Dental Implants Dental implant surgery is a procedure that replaces missing or damaged teeth with artificial teeth that look and feel like the real ones. It replaces tooth roots with metal, screw-like posts. The surgery is a welcome alternative to dentures or bridgework that don't fit well. It is also a leading choice for patients who want to stop using dentures.
Bone Grafting When it comes to dental implants and surgery, there are numerous instances wherein the dentist has to perform a bone graft, or the addition of bone amount in a patient's jaw. It is used to enhance the dental ridge to ensure stability of the dental implant. The bone graft may require a separate surgery if a large amount of the dental ridge must be changed, or be performed alongside the implant procedure if only minute changes will be applied.
Surgical Extraction Surgical extraction is needed when there are some complications during a simple tooth extraction. In such cases, the dentist would have to give the patient general anesthesia. There are two common types of surgical extraction:
- Supernumerary Tooth Removal
An adult's normal teeth structure is comprised of 32 teeth. In cases of supernumerary tooth, more than 32 teeth are present within the dental arch. The treatment and removal of this tooth would depend on its position and effect on nearby teeth.
- Deciduous Tooth Removal
Deciduous teeth refer to “baby teeth” or the 20 teeth that began erupting from infancy to early childhood. In case the baby tooth does not shed on its own, dentists would have to remove it to facilitate the growth of permanent teeth.
Odontectomy Odontectomy refers to the surgical removal of a tooth that is partially or totally embedded in the bone. Dentists will have to remove the bone that surrounds the teeth before they can force extraction. Sutures and stitches are often applied to facilitate faster recovery. The removal of third molars or wisdom teeth are common examples of odontectomy.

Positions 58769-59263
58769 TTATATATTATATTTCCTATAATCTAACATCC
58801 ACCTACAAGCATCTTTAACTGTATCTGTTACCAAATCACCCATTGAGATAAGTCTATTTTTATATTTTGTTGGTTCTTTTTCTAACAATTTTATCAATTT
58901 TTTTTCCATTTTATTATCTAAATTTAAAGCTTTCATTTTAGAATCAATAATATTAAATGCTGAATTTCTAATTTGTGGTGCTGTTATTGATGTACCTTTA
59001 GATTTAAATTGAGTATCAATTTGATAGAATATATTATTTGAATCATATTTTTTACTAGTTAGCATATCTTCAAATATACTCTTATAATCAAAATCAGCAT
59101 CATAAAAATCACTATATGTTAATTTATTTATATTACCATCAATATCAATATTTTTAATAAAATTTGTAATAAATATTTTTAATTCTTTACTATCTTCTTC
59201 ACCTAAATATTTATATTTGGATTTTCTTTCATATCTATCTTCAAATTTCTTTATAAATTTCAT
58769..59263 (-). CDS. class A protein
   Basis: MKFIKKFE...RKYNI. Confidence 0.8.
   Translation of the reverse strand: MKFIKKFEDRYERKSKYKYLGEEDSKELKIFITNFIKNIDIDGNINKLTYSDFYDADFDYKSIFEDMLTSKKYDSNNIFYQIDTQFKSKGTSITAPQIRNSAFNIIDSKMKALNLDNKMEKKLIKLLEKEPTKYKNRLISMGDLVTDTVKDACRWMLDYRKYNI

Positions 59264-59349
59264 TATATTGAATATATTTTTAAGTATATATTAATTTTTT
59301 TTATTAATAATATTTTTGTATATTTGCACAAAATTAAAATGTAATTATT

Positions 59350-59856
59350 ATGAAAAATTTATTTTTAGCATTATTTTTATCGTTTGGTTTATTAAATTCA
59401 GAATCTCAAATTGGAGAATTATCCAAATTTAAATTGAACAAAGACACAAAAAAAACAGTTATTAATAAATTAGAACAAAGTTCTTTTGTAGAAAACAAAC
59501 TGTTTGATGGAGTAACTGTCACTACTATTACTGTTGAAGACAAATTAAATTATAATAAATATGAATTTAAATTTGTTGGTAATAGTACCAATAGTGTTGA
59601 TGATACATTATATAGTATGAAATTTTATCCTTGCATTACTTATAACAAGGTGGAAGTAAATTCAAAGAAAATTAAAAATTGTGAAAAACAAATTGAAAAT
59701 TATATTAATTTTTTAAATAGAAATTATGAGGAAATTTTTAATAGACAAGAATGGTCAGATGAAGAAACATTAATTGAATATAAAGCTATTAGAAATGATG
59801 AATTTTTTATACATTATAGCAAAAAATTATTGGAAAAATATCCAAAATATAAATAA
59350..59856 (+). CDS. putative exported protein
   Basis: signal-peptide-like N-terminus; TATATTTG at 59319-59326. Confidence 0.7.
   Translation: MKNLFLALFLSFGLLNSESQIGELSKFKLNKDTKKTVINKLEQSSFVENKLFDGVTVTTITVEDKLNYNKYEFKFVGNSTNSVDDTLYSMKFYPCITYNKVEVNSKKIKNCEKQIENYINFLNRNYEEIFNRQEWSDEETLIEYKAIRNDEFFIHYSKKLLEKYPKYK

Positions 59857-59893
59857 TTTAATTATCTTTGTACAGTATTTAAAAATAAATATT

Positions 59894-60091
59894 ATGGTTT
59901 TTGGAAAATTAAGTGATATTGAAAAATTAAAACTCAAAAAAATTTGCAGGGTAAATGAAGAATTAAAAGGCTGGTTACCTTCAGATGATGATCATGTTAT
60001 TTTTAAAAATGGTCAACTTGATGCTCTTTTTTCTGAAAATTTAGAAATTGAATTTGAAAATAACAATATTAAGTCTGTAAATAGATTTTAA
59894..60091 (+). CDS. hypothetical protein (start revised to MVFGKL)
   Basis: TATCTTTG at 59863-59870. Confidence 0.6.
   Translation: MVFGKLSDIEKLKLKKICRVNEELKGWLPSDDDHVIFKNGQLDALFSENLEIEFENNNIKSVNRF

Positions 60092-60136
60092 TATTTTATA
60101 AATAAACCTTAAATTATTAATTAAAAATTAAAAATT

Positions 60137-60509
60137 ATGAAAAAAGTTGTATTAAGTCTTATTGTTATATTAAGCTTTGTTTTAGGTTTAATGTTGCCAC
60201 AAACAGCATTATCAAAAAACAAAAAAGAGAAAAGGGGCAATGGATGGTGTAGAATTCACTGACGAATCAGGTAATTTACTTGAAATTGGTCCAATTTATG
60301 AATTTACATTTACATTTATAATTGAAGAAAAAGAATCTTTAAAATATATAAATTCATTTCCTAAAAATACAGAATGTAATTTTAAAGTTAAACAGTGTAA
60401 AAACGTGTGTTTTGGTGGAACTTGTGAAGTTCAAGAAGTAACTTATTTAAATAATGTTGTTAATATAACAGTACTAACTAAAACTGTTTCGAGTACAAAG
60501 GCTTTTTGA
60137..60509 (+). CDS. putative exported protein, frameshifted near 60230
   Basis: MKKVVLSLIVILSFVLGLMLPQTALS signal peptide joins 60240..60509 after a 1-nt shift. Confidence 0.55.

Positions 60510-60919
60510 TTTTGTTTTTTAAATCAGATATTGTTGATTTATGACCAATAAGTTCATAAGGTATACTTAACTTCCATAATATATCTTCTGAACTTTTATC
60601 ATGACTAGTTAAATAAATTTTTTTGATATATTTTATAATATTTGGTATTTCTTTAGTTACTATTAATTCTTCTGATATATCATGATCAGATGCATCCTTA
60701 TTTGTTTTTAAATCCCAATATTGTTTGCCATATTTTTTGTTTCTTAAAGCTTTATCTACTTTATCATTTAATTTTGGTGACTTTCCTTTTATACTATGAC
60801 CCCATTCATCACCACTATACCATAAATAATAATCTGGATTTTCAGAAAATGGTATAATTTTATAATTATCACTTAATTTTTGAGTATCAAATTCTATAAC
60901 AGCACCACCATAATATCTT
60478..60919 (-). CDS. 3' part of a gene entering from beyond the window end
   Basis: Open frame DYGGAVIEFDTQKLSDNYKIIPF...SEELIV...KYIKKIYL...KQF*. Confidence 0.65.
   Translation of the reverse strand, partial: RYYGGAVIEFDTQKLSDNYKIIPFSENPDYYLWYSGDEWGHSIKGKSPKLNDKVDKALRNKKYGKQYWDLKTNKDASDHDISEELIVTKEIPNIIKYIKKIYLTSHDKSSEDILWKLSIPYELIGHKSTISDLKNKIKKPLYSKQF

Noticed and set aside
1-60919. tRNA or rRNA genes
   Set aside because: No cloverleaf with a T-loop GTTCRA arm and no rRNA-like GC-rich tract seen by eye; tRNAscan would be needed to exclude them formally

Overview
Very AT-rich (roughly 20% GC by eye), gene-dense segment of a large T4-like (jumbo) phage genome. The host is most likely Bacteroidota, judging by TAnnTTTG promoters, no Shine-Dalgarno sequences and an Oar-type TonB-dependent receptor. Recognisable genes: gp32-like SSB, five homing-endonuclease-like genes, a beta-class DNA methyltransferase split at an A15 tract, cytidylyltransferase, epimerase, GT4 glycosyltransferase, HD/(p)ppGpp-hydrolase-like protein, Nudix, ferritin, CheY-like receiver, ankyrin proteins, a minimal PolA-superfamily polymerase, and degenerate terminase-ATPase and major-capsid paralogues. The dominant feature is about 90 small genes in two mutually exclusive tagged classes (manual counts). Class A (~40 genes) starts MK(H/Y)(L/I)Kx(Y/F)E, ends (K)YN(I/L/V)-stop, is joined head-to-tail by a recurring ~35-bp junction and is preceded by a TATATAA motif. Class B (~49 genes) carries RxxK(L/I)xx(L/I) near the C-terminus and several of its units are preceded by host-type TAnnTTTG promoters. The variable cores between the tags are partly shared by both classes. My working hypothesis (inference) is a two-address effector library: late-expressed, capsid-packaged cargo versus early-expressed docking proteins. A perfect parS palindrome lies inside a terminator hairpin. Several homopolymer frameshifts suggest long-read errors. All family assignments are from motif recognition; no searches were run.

Frenectomy Frenectomy refers to the removal of frenum or the muscular attachment between tissues. The lingual frenum is the thin membrane that connects the back of the tongue with the floor of the mouth. In some cases, the frenum could be located too near the front of the tongue which could hinder normal functions such as eating and talking. On the other hand, the maxillary labial frenum attaches the upper lip to the gums. A prominent frenum in this case could cause a gap in the front teeth or trigger pain and discomfort.
In the cases mentioned above, frenectomy is an effective way to remove the frenum and help patients gain mobility and normal functions.
Oral and Maxillofacial Surgery This refers to the area of dentistry that corrects problems or damages to the mouth, teeth, and jaw. It is commonly performed to wisdom tooth removal (wisdom tooth extraction), prepare the mouth for dentures, and repair jaw problems. Oral surgeons also perform more advanced procedures as required after trauma (such as accidents) or severe disease damages in the structure of the mouth. Oral and maxillofacial surgery combines oral surgery with surgery on the structures of the face, sinuses, and neck.
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